In a letter which sets out its findings, the NCR said it took note that Nedbank has since written off this second credit card, but that it may still refer the complaint to a debt counsellor, “if the matter appears to concern possible over-indebtedness of the consumer”.
“The consumer is hereby advised to refer the complaint to a debt counsellor to assist her with possible over-indebtedness.”
Tough balancing act
The case, which was first taken up with Nedbank in April 2017, highlights just how difficult it is to strike a balance between responsible lending and consumer protection through legislative means, particularly as it relates to vulnerable individuals with limited financial knowledge.
The NCA aims to “promote and advance the social and economic welfare of South Africans, promote a fair, transparent, competitive, sustainable, responsible, efficient, effective and accessible credit market and industry, and to protect consumers”, but regulation has its limitations.
Regulators typically have a significant case load and often don’t have the necessary resources or technical skills to do a detailed or financially-scientific credit assessment. As a result, they rely on the information and evidence presented by the parties involved. In such instances – even where the risks were not explained to the client or the client did not understand it – the individual is unlikely to be able to prove as such. A signature would be required to approve the loan and the individual would only become aware of the risks when they are not able to repay the loan at some point in the future – the urgent need for a loan at the point at which the agreement is concluded would heavily outweigh any consideration of the risks involved.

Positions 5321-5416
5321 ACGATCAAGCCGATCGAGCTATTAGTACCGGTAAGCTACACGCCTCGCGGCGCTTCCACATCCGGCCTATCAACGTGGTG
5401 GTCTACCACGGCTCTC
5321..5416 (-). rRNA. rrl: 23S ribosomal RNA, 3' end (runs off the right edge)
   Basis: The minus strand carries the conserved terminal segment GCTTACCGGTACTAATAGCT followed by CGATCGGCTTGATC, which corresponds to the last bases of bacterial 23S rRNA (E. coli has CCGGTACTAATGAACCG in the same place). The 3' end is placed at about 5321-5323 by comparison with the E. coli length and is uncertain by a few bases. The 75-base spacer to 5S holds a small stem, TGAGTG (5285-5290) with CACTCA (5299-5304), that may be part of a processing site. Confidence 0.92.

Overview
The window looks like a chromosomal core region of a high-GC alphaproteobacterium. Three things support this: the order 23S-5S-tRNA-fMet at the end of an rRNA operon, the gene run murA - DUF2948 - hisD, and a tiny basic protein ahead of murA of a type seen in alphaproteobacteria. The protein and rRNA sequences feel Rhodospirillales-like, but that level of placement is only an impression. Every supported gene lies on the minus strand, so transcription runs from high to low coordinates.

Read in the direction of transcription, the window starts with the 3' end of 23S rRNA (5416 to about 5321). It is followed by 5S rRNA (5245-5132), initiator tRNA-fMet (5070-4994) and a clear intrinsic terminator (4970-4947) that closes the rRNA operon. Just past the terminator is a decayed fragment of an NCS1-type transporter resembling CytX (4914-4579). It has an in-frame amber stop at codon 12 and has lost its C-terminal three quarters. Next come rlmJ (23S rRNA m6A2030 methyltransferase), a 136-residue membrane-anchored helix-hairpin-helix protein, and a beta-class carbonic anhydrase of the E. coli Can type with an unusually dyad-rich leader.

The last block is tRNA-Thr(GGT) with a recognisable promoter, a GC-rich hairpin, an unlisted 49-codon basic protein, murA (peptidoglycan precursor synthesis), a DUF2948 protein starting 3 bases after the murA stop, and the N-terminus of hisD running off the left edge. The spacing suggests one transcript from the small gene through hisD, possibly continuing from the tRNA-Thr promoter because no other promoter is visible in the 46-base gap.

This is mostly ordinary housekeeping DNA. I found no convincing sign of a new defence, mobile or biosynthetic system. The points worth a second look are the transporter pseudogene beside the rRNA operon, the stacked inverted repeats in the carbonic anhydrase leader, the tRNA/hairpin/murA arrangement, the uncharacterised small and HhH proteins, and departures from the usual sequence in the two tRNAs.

Moreover, affordability assessments only deal with generally foreseen income and expenses. Thus, past income and expenditure is generally regarded as an indication of future income and expenditure. Although this is to be expected (what else could be used?) it has its limitations – debt counsellors will readily admit that in almost all instances where individuals become over-indebted, the situation was triggered by an unforeseen event which required meaningful funds they did not have.
If a financially-vulnerable individual only has a few hundred rand left at the end of each month, it is not difficult to see how easy it is to run into trouble with debt when disaster strikes. But how do you account for such a possibility in an affordability assessment? More important perhaps: Do excess funds necessarily point to affordability?
Stricter rules for credit providers are not the answer. If an exposed individual in desperate need of money can’t get a loan from a regulated institution, one can be sure that they will approach a loan shark or some other unscrupulous lender in the unregulated market.
Financially-vulnerable individuals in particular are at risk of being exploited by lenders, but there are also instances where loans can go a long way in securing a better future – for example by paying for tertiary education.